Research Faculty Appointments
Amrish Sharma, Ph.D.
Lin (Steven) Laboratory
The Chen Laboratory investigates the roles of tumor suppressor genes and oncogenes in DNA repair and other signaling pathways involved in tumor initiation, progression and metastasis.
Our research focuses on the roles of energy metabolism and nutrient sensing in cancer. We study how normal cells and cancer cells sense energy and nutrient availability and how cancer cells adapt to survive and grow under metabolic stress. Our work aims to translate our understanding of cancer metabolism into novel effective cancer therapeutics.
Our aim is to define upfront polytherapy approaches based upon deep systematic interrogation of the aberrant molecular pathways operating in lung and pancreatic cancer to combat or eliminate targeted and immunotherapy resistance and transform the two most deadly human cancers from lethal disease into a curable condition.
Our approach is to (1) develop novel promising immunotherapy approaches using T lymphocytes engineered with Chimeric Antigen Receptors (CAR-T cells) to act as a "living drug" to kill cancer cells, (2) utilize our recently published method for in vivo CRIPSR-mediated somatic-engineering to generate a pharmacogenomic map that will guide patient treatment and (3) identify novel and “orphan” enzymes substrates important in driving cancer progression and drug resistance.
Our vision is to build a comprehensive disease modeling platform to study novel signaling networks and generate innovative therapeutics using animal models that frightfully represent human disease and to decipher mechanisms of cancer progression and drug resistance. --> Join Our Team
The goal of our research program is to understand how tissue stem cells and self-renewing tumor cells contribute to tissue regeneration and tumorigenesis. Our comprehensive research approaches include genetically engineered mouse models, organoids, cell biology and molecular biology.
The Piwnica-Worms Laboratory identifies alterations with functional significance to the development and progression of invasive triple negative breast cancer (TNBC); and translating results from basic, omic and preclinical studies into improved clinical interventions for breast cancer patients.
Our laboratory research incorporates three broad areas of interest:
1. Developing nanoparticle-based molecular imaging probes to facilitate image-guided therapy;
2. Identifying means to sensitize tumors to radiation therapy using metallic nanoparticles to generate radiation dose-enhancement and/or hyperthermia, and
3. Understanding the role of dietary botanicals as radiation modifying agents in rectal and pancreatic cancer and translating these findings into new treatment options.
We advance these multi-disciplinary paradigms with an eclectic mix of chemists, biologists, engineers and clinicians working in close harmony. We also collaborate extensively with other laboratories not only in the Texas Medical Center but also at other universities both in Texas and outside.
We are a medical physics laboratory composed of a multidisciplinary team of clinical and research physicists, radiation biologists and biologists. We work at the interface of physics and radiation biology with the goal of translating biophysics discoveries to clinical practice.
Exploring the cellular and molecular mechanisms of cytoprotection and regeneration regulated by the EGLN family of prolyl hydroxylases in normal tissues, using genetically engineered mouse models.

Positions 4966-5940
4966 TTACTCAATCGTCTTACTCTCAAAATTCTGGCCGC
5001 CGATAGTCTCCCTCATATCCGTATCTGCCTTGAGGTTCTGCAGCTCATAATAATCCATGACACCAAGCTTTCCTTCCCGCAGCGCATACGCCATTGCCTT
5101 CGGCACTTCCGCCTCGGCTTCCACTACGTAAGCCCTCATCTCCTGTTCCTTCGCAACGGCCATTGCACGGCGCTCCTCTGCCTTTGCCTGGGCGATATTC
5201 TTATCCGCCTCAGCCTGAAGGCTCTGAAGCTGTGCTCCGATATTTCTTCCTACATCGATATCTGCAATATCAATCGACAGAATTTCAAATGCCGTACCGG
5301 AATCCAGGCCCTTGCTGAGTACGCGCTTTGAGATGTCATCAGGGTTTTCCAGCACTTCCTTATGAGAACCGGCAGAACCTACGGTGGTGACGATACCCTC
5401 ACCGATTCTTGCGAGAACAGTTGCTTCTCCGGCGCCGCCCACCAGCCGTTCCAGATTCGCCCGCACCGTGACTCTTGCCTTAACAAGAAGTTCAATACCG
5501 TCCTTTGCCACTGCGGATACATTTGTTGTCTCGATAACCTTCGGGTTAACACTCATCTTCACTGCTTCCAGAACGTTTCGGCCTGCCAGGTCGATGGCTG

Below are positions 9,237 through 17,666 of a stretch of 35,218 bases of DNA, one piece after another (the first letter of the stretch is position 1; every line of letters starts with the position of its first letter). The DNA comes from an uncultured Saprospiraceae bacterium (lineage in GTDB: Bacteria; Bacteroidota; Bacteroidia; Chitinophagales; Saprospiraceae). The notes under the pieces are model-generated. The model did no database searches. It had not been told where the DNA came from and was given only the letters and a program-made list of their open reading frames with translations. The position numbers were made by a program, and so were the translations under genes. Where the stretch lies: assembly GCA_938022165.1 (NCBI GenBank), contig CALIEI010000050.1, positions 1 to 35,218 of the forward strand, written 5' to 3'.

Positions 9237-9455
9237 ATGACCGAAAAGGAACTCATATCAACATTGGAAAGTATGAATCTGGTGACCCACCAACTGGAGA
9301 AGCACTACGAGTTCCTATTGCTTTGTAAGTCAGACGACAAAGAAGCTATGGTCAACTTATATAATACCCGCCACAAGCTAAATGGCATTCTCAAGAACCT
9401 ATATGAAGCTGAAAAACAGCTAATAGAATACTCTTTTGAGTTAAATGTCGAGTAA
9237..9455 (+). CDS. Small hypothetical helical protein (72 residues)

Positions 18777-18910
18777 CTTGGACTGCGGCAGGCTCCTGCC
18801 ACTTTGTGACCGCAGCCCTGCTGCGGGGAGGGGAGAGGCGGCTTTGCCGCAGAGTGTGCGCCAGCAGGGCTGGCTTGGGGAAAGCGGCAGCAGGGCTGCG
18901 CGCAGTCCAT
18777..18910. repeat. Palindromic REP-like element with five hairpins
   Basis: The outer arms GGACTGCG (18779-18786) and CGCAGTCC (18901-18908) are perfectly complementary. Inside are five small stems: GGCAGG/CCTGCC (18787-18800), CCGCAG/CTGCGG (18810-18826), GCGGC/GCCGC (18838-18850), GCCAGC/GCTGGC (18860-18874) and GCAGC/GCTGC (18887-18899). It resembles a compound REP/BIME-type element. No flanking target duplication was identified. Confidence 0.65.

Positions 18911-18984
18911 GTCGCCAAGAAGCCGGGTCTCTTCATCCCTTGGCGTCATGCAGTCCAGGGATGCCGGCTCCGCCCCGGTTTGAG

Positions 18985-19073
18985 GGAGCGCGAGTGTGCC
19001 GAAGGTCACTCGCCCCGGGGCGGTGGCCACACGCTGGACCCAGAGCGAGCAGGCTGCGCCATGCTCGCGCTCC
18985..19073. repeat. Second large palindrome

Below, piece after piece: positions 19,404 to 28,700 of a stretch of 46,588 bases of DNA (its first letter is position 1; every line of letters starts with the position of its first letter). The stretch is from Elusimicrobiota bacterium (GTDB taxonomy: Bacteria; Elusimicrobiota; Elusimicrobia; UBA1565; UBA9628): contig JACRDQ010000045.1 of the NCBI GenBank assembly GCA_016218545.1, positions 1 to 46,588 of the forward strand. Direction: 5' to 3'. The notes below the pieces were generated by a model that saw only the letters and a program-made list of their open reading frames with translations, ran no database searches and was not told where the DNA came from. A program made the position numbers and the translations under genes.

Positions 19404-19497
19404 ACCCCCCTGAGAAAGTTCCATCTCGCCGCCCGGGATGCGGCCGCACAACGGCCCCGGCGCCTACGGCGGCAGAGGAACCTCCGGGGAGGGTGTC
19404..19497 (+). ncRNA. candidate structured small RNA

Exploiting altered metabolism and mitochondrial function as an Achilles Heel of pancreatic cancer.
Defining the complexity and function of the tumor microenvironment of pancreatic cancer using genetically engineered mouse models and patient samples from clinical trials using advanced biochemical and sequencing techniques. A subtopic in this interest is how hypoxia alters the dynamics of the microenvironment in response to cancer therapy.
Modeling and optimizing stereotactic radiotherapy in preclinical models with both radiomodulators and ion therapy, including protons and carbon ions.
James Welsh, M.D. and his team are committed to finding new therapies for combating solid thoracic tumors, particularly lung cancers. Their research focuses on reactivating the immune system and utilizing it as an in situ vaccine along with radiation in order to battle not just the tumor site, but the microenvironment that it creates. The Welsh Lab believes that this is the key to suppressing local and distant disease, which could have applications in not just lung cancer, but other solid tumors such as breast, prostrate and pancreatic.
Wendy Woodward, M.D., Ph.D., is an Associate Professor and the Director of Clinical Breast Radiation Research in Department of Radiation Oncology at The University of Texas MD Anderson Cancer Center. She is a physician-scientist specializing in clinical breast radiation oncology with a lab focused on breast cancer stem cell biology and radiobiology
Experimental Radiation Oncology Mouse Facility
Experimental Radiation Oncology provides a unique service to the Division of Radiation Oncology and to MD Anderson at large. The ERO mouse colony is one of the few mouse facilities in the country that provide a gnotobiotic defined flora animal for research. These mice produce consistent results in research while reducing the number of variables that can affect data from experiments. Many investigators in ERO and within UTMCACC depend on this consistent animal model for their research needs.
We breed all the mice needed within our facility which includes C3Hf/KamLaw, C57BL/6JLaw, Swiss nude mice and SCID mice. We do supply mice for ERO as well as for over 50 investigators in MD Anderson, and they are housed in Veterinary Medicine via a transfer to our facility.
USDA Research Facility Registration #7465, PHS Animal Welfare Assurance #A334301, AAALAC Accredited since 1969